US 418069 A
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Description (OCR text may contain errors)
(No Model.) 3 Shets-Sheet 1. H. G. ROGERS ELECTRICAL TOY.
Patented Dec. 24
N. Perms. Phoio'Lflhognphar. war-wan. u. c.
UNITED STATES PATENT OFFICE.
HENRY GUSTAVE ROGERS, OF WVASHINGTON, DISTRICT OF COLUMBIA.
SPECIFICATION forming part of Letters Patent No. 418,069, dated December '24, 18 89.1 Application filed September 27,1888. Serial No. 286,507- (No model.)
To all whom it may concern.-
Be it known that I, HENRY GUSTAVE ROG- was, a citizen of the United States, residing at WVashington, in the District of Columbia, have invented certain new and useful Improvements in Electrical Toys; and I do declare the following to be a full, clear, and exact description of the invention, such as will enable others skilled in the art to which it appertains to make and use the same.
This invention relates to electrical toys or game apparatus, or devices of an analogous character, and has particular reference to means for setting into operation devices controlled by an electro-magnet Numerous automatic or mechanical toys have heretofore been devised which, upon being set into operation, perform certain acts or motions. Such apparatus have been used merely for amusement, and also, by attracting attention, to advertise or draw custom. The mechanism herein described, and which constitutes the present invention, may be employed to set such devices into operation; or it may be used to display a sign or placard for advertising purposes, or to perform any other mechanical operation for which the mo tion of the armature of an electro-magnet may be utilized.
The invention comprises means whereby the closing of an electric circuit is eifected only upon certain contingencies determined by the falling ofa die (or dice) in a certain predetermined positionthat is to say, when certain faces of the die (or dice) are turned uppermost, the electrical circuit remaining always unaffected save when such face or faces is or are exposed.
The invention further comprises means for shaking the dice, and also specially-con structed dice adapted to act as a bridge or circuit-maker to unite electrically the terminals of an electric circuit.
The invention also includes certain details of construction and devices for better carrying out the objects of the invention, as hereinafter more fully set forth.
In the drawings the mechanism constituting the present invention is shown as setting into operation an escapement controlling the motions of a sleeve, which is actuated by any ordinary motive power, such as a spring. It will be understood that the motions of this sleeve may be utilized to turn an advertisingwheel or do any other work, as may be (1esired.
In the accompanying drawings, forming part of this application, and in which similar letters of reference indicate the same parts in all the figures, Figure l is aview of the ap paratus, showing a dice-box supported on a stand in which are located the escapement, battery, and connecting-wires. Fig. 2 is a view of the escapement and magnet, showing the sleeve in section. Fig. 3 is a sectional View of the dice-box, showing the oscillating tray, the tablet on which the dice come to rest, the partition with the circuit-closer, the catch, and connecting-wires. Fig. 4': is a plan view of the oscillating tray. Fig. 5 is a plan view of the rod-connection between the sliding lid and the oscillating tray. Fig. 6 shows a side and front view of the catch. Fig. 7 is a sectional back view of the box. Fig. 8 is a plan view of the tablet. Fig. 9 is a plan view of a modified form of the tray. Figs. 10 and 11 show the side and front of the same. Fig. 12 is a view of the partition, showing the slot and circuit-closer. Fig. 13 illustrates the dice.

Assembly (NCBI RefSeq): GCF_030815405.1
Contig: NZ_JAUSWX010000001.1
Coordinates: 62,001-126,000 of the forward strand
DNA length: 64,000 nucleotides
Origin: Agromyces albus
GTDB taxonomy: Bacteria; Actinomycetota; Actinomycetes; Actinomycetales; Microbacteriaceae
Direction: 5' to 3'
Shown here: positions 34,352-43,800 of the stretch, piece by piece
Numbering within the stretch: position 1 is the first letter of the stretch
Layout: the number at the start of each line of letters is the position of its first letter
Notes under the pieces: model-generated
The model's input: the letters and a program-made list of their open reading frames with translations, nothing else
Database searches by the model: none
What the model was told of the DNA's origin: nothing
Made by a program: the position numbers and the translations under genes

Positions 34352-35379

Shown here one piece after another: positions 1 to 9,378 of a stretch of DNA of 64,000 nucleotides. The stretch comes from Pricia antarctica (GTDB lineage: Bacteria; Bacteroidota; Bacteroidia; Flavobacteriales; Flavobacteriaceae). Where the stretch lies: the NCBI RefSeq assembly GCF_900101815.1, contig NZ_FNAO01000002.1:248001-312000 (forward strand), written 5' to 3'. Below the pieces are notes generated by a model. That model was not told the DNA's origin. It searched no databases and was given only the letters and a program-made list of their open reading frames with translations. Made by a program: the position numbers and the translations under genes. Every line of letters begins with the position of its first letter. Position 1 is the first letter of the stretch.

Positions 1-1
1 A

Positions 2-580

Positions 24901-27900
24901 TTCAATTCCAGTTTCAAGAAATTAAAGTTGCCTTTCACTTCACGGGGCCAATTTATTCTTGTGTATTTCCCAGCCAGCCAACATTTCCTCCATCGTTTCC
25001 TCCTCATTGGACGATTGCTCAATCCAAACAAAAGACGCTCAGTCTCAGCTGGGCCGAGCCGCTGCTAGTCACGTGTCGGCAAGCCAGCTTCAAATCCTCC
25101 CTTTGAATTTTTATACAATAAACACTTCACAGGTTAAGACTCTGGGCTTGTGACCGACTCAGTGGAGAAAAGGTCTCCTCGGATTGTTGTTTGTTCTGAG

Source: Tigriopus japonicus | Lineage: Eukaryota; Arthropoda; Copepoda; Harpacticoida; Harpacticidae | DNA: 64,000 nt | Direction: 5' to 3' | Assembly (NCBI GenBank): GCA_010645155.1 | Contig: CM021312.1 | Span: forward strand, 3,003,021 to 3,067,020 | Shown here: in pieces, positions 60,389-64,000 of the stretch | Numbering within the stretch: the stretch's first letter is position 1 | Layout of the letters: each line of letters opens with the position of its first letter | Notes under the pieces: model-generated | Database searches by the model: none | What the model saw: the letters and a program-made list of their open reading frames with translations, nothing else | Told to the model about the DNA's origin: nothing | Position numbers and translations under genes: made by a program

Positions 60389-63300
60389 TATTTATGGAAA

A is the casing ofthe dice-box, which may be made of glass or mica to show the dice as they are shaken, and extends on all sides a a.
a represents rails formed with grooves in which the lid may slide.
B is the partition, constructed of non-conducting material and placed in the length of the box and flush with the top.
lid is hinged a catch 0 which swings to the right in the drawings, but'is prevented by a 'I oo head a from swinging. The rod 0 is connected by means of links 0 to the arm 0 on the oscillating tray.
0 is a knob on the upper side of lid, by which it may be drawn.
D is the oscillating tray, constructed of any desired material, preferably of ivory or hard rubber. It is swung in bearings in the sides of the box by means of the shaft (1,
which may extend the whole width of the tray to give strength to it. In the center of the tray is a slot cl, for the reception of the partition B. 7
d are slots formed in one end of the tray and permitting it to descend below the surface of the tablet F, on which the dice are to fall.
(1 are posts let into the tray, the object of which is to cause the dice to turn over as they travel from side to side.
E is a circuit-closer constructed of metal, and may either take the form of a roller or merely a fiat piece. It is held toward the end of the box which is first opened by means of a spiral spring 6 and plays in the incline slot 0. Its two ends protrude beyon lig the slot to enable the catch 0 to engage and carry it a certain distance until the incline of the slot brings the piece down sufficiently for it to leave the catch, when the spring will draw it back.
F is a tablet on which the dice fall,and, as shown in Fig. '7, is formed of a series of upright pieces of non-conducting material, on the top of which are placed narrow strips of metal f, cut in the shape of combs.
The method of constructing the tablet is to out wide slots or grooves in a block of ivory or hard. rubber, to lay wires or the me tallic combs separate from one another on the protruding surface. The relative sizes of the protruding portions of the tablet and the size of the slots cut in the end of the oscillating tray must be such that when that end of the tray descends far enoughthe project-ions on the tablet will extend upward through the tray. The tablet is shown in Fig. 8, f and f being the side combs of metal formed with grooves f Fig. '7, and connected with the battery by terminal wires, and f is a centrally-located double comb, the teeth of the centrally-located comb being placed at a very small distance from the teeth of the side combs, so that when the dice fall on the tablet in proper position the electrical resistance may be as small as possible.
G is a sleeve turning loosely on a fixed shaft g, to which is attached one end of a coiled spring g, the other end being attached to the inside of the sleeve.
9 g are detents or fingers placed on the sleeve in such a manner as to constitute, with an anchor, an escapement which will allow the sleeve to rotate step by step.
H is a magnet; h, the armature, connected by means of a link to the escapementanchor 77 and provided with a spring h to return it to normal position.
I is the die. (Shown in side View, Fig. 13.)